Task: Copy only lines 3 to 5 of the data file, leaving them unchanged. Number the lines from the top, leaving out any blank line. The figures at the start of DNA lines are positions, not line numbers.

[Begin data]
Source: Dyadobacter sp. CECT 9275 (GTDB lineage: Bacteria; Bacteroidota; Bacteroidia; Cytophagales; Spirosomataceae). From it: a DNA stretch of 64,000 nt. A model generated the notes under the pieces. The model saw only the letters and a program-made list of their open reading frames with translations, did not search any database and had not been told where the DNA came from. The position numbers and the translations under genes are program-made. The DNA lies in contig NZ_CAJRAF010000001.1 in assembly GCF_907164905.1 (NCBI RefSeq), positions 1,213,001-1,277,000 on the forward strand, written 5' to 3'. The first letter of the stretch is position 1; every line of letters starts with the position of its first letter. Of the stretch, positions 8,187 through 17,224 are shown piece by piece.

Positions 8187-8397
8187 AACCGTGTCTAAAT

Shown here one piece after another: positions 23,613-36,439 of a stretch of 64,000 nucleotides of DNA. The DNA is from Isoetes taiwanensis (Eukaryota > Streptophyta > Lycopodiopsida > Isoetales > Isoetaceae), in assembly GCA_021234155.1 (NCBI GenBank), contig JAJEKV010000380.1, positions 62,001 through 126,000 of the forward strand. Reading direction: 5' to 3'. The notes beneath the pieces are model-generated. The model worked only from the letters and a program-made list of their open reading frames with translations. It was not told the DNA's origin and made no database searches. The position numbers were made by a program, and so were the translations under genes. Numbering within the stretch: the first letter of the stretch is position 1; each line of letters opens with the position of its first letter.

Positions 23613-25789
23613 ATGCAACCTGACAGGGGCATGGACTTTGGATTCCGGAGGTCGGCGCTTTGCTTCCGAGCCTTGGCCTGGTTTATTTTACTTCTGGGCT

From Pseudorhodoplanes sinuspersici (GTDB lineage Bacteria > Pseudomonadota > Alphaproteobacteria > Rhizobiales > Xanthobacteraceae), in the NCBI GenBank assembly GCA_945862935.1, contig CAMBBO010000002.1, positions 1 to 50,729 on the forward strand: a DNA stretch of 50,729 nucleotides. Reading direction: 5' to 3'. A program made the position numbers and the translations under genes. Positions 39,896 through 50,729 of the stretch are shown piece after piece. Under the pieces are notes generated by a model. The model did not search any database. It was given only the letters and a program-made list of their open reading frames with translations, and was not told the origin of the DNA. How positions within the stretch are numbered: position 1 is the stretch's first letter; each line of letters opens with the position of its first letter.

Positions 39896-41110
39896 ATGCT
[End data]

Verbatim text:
8187 AACCGTGTCTAAAT

Shown here one piece after another: positions 23,613-36,439 of a stretch of 64,000 nucleotides of DNA. The DNA is from Isoetes taiwanensis (Eukaryota > Streptophyta > Lycopodiopsida > Isoetales > Isoetaceae), in assembly GCA_021234155.1 (NCBI GenBank), contig JAJEKV010000380.1, positions 62,001 through 126,000 of the forward strand. Reading direction: 5' to 3'. The notes beneath the pieces are model-generated. The model worked only from the letters and a program-made list of their open reading frames with translations. It was not told the DNA's origin and made no database searches. The position numbers were made by a program, and so were the translations under genes. Numbering within the stretch: the first letter of the stretch is position 1; each line of letters opens with the position of its first letter.

Positions 23613-25789